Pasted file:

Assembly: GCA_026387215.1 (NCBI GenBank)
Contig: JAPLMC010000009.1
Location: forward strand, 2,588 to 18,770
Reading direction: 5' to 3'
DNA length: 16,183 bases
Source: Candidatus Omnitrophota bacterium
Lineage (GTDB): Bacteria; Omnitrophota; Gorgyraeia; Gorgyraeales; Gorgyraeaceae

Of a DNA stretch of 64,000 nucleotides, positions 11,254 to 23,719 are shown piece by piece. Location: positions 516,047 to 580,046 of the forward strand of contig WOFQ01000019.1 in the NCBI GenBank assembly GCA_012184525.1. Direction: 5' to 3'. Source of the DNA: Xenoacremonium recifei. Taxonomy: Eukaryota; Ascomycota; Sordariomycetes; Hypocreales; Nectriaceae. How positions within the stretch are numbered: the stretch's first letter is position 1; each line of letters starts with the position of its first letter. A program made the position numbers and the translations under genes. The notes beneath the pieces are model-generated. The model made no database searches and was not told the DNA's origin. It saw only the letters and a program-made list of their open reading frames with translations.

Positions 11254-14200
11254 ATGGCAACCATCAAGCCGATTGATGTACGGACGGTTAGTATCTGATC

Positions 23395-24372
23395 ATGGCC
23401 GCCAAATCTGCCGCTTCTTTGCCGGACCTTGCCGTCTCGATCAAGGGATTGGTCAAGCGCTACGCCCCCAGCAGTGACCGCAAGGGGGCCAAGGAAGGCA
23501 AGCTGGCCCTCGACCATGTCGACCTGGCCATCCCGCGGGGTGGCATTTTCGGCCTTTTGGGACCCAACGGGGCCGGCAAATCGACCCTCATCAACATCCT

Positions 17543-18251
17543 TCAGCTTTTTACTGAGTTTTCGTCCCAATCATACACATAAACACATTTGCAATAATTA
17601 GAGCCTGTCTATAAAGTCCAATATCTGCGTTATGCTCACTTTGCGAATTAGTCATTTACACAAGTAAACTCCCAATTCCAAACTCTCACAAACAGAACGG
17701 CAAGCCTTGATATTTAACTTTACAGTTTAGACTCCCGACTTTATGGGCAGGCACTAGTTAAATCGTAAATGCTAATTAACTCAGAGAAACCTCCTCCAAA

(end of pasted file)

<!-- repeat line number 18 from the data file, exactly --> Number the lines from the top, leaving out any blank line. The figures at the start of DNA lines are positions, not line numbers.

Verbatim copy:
17701 CAAGCCTTGATATTTAACTTTACAGTTTAGACTCCCGACTTTATGGGCAGGCACTAGTTAAATCGTAAATGCTAATTAACTCAGAGAAACCTCCTCCAAA